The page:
Publisher: The Copyright Group Ltd.
Date: May 2017
Duration: 2 hours 23 minutes
Jane Austen wrote about situations with which she was familiar and the social life of Bath was no exception. Northanger Abbey concentrates on the interaction between three families which are all very different. The Morlands are respectable but have little education, while the Tilneys are wealthier and more sophisticated. The Thorpes, however, are vulgar social climbers of whom both the Morland and the Tilneys fall foul. The clarity with which the families' differing values are depicted adds to the realism of the novel.
1. AN UNROMANTIC HEROINE. Catherine Morland's early life does not equip her to be a romantic heroine. When the Allens, the Morlands' well-to-do neighbours, invite Catherine to accompany them to Bath, she is delighted. However, her first ball is a disappointment because the Allens cannot provide her with a partner. At the next ball, the master of ceremonies introduces her to a young clergyman, Henry Tilney. She hopes to see him again next day but instead, Mrs. Allen meets Mrs. Thorpe, an old school friend, and Catherine becomes acquainted with her daughter Isabella.
2. INTIMATE FRIENDS. Isabella and Catherine both enjoy sensational gothic novels, but the latter does not share the former's interest in men. As the girls pursue two young gentlemen who have caught Isabella's eye, they come across their brothers, John Thorpe and James Morland, who are at Oxford together. John asks Catherine to be his partner at the ball that evening. She regrets this when Henry Tilney later asks her to the dance, but welcomes the acquaintance of Henrys sister, Eleanor. Isabella, meanwhile, ignores Catherine and only has eyes only for James.
3. HORIZONS BROADENED. The next evening's entertainment goes better for Catherine. Henry asks her to the dance, but John boorishly interrupts, making claims on her, which she denies. Henry likens dancing to matrimony, but Catherine disagrees with him. His father, General Tilney, sees them together and makes enquiries about Catherine. Eleanor and Harry invite Catherine to accompany them on a country walk, where they discuss the extremely popular gothic novel The Mysteries of Udolpho. Henry teases Catherine about her unimaginative use of language, which reveals her lack of education. Eleanor declares that Henry treats her in exactly the same way.
4. GREAT NEWS. Isabella announces her engagement to James. Catherine is astonished but overjoyed, and is taken in by in Isabella's repeated declarations that money means nothing to her. John makes a clumsy, half-hearted proposal to Catherine, but she rebuffs him. General Tilney and Eleanor invite Catherine to visit them at their home, Northanger Abbey. She eagerly accepts, hoping to see more of Henry, and fantasises about their gothic mansion. At the pump-room, Catherine is distressed when Isabella blatantly flirts with Frederick Tilney, Henry's brother.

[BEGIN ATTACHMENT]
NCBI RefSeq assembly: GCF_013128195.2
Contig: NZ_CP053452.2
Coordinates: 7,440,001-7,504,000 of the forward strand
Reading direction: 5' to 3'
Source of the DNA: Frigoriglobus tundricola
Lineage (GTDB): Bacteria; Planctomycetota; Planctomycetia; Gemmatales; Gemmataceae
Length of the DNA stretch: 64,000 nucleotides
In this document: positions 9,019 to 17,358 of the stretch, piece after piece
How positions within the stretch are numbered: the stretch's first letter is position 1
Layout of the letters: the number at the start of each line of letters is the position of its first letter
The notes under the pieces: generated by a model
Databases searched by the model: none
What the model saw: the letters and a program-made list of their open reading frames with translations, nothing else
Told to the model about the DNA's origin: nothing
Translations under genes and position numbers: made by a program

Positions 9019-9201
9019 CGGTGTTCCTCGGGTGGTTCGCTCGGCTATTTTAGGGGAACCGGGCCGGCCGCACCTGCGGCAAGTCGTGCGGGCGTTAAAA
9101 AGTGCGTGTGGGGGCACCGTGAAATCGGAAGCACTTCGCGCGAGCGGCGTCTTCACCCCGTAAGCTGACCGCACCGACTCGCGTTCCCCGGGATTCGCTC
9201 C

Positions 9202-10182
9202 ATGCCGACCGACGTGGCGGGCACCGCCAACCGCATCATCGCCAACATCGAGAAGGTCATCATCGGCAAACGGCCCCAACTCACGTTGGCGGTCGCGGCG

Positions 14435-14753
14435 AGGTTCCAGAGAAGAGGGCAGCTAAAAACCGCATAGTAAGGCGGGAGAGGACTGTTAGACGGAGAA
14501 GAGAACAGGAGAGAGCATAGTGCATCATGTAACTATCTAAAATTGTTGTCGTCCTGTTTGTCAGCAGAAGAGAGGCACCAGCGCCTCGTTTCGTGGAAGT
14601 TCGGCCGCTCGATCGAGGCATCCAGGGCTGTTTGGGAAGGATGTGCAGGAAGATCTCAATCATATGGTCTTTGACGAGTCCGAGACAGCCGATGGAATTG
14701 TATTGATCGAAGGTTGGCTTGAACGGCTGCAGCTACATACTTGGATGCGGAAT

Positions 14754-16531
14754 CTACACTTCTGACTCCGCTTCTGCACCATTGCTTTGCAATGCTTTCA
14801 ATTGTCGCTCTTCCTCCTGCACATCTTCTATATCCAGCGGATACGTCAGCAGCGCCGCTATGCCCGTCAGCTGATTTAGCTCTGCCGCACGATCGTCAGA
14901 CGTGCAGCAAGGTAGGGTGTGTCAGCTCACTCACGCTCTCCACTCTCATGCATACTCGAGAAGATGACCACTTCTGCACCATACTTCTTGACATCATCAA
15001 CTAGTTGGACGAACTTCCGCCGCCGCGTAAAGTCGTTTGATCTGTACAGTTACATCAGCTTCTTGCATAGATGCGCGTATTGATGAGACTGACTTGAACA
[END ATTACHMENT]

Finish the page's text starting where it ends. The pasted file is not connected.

5. A FICKLE GIRL. Catherine asks Henry to speak to Frederick. He refuses to interfere, however, saying that if she believes Isabella's attachment to James is genuine, there is no need to worry. Henry drives Catherine to Northanger Abbey and teases her about the terrors she may encounter there. On arrival, she is disappointed to find that the house is modernised and comfortable.
6. DOES EVIL ABOUND? On Catherine's first night at the Abbey there is a storm and her imagination runs wild. She searches the locked cabinet in her room but all she finds is an inventory of linen. Next morning, General Tilney shows her around the house, but prevents her from entering the apartment where his wife died. Eleanor explains that her mother's illness was sudden and Catherine fears foul play. That evening, General stays up late until the girls have retired. Catherine now suspects that he keeps his wife locked away and secretly takes her food at night. Resolving to discover the truth, she enters Mrs. Tinley's room only to find it bright, cheerful and empty. Filled with shame at her wild imaginings, Catherine is about to rush to her own room when she hears footsteps approaching.
7. TRUTH EXPOSED. Catherine meets Harry on the stairs. He realises her suspicions and explains the perfectly normal circumstance of his mother's death. Catherine believes that she has forfeited his regard. Next morning, she receives a letter from James saying that Isabella is now to marry Frederick. A second letter follows in which Isabella claims that a misunderstanding has occurred between herself and James, and asks Catherine to intercede on her behalf. Catherine at last sees through her false friend's behaviour.
8. MERCENARY MOTIVES. General Tilney is called away to London, but returns unexpectedly and orders Catherine to leave Northanger Abbey. Devastated, she fears that she will never see Henry again, but he follows her home to Fullerton and declares his love. Henry explains that John Thorpe had misled General Tilney by telling him that Catherine was an heiress. After being informed to the contrary by the same man, the General wrongly felt that Catherine had deceived them. The couple cannot marry without the General's consent, but luckily Eleanor weds a man of great wealth and this pleases her father so much that he agrees to Henry's penniless match.